ÅKERFELDT: He's a dedicated musician. He dropped out of school because he just wanted to play guitar, he went to L.A. and tried to get the whole Yngwie Malmsteen thing happening and he just devoted his life early on to playing guitar. So it's never been a problem replacing Chris Amott or replacing Peter. He's a professional and he's very good at what he does.

The only hangups people can have is just the physical make up of the band - it's not Peter and it's not Lopez in the band anymore, people our fans were familiar with seeing. The music is intact and he's a better guitar player than Peter was and he's a better writer to the extent that he writes alone. Peter never wrote alone. We wrote together for the first couple albums and it was basically us feeding off of each other playing and when I started writing alone, he stopped writing.

So he's a better musician for this band, and I wouldn't have it any other way. I wouldn't have hired people in the band and then sat around thinking it was better before. Every lineup change we've made has made us a better band, as far as I'm concerned.

KNAC.COM: Before you mentioned about the freedom you felt writing with the two new band members. They must have brought a different flavor to it in interpreting that music in the studio?

ÅKERFELDT: Axe was a bit shy in the studio, he kind of looked to me for advice. And I was always like "do whatever you want." But we worked closely on the drums. All the other guys recorded their parts on their own, without me being there, which was a first. I was always there before watching them playing so I knew exactly what notes they were playing on the album. It was a great feeling for me, a great relief that they don't really need me when they are playing their own parts. That's always been the case, but I've been such a control freak.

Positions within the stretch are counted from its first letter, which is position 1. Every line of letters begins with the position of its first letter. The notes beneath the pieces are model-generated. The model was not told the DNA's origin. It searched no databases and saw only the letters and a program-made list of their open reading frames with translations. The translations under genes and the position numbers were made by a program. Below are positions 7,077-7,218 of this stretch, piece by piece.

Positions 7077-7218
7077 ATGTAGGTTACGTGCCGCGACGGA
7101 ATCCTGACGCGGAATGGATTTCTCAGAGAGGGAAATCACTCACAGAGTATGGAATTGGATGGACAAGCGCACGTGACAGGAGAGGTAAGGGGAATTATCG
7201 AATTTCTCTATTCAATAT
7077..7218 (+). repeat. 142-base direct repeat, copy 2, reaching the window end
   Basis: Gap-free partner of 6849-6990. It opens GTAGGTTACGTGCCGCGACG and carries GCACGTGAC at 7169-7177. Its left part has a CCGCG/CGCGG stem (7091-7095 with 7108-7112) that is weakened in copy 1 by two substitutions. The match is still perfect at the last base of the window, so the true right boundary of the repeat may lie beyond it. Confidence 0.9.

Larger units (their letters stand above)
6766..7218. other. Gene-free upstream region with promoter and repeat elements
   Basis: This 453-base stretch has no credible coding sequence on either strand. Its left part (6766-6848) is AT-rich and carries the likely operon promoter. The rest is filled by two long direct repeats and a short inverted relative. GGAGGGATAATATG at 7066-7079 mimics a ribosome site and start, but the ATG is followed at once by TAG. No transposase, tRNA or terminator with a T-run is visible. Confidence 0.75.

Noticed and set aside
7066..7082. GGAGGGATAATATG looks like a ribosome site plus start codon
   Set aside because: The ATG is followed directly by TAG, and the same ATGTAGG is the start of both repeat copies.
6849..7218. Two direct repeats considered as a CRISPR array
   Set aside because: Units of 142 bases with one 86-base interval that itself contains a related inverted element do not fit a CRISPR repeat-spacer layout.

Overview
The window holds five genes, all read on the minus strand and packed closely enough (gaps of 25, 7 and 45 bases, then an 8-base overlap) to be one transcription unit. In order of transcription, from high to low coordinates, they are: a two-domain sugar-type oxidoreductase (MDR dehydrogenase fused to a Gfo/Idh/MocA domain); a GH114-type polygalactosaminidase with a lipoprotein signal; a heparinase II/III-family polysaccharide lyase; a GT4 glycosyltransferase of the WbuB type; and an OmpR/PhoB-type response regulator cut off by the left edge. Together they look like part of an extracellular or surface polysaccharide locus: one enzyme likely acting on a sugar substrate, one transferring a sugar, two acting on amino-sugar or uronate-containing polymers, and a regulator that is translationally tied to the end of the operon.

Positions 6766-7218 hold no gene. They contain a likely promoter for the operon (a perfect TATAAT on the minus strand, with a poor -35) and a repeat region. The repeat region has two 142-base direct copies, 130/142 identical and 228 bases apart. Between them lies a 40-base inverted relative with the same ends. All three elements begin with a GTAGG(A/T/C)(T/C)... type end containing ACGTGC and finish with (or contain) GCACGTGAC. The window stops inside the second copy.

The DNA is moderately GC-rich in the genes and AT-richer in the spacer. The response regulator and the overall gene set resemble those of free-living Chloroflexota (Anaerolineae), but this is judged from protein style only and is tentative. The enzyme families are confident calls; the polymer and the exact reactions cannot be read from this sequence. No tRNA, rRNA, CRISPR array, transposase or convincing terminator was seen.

This way everyone had a little bit more space to breathe and kind experiment with their own parts. So all I did was approve the takes that everyone did at the end of the day and it sounds good and that's the only thing that matters. And Fredrik, I told him, "you can take care of these parts and do these solos, you're the lead guitar player now." So it was great, it was a great experience recording this album. Good for me, because I could go back home every night.

KNAC.COM: Was that part of the reason for stepping back?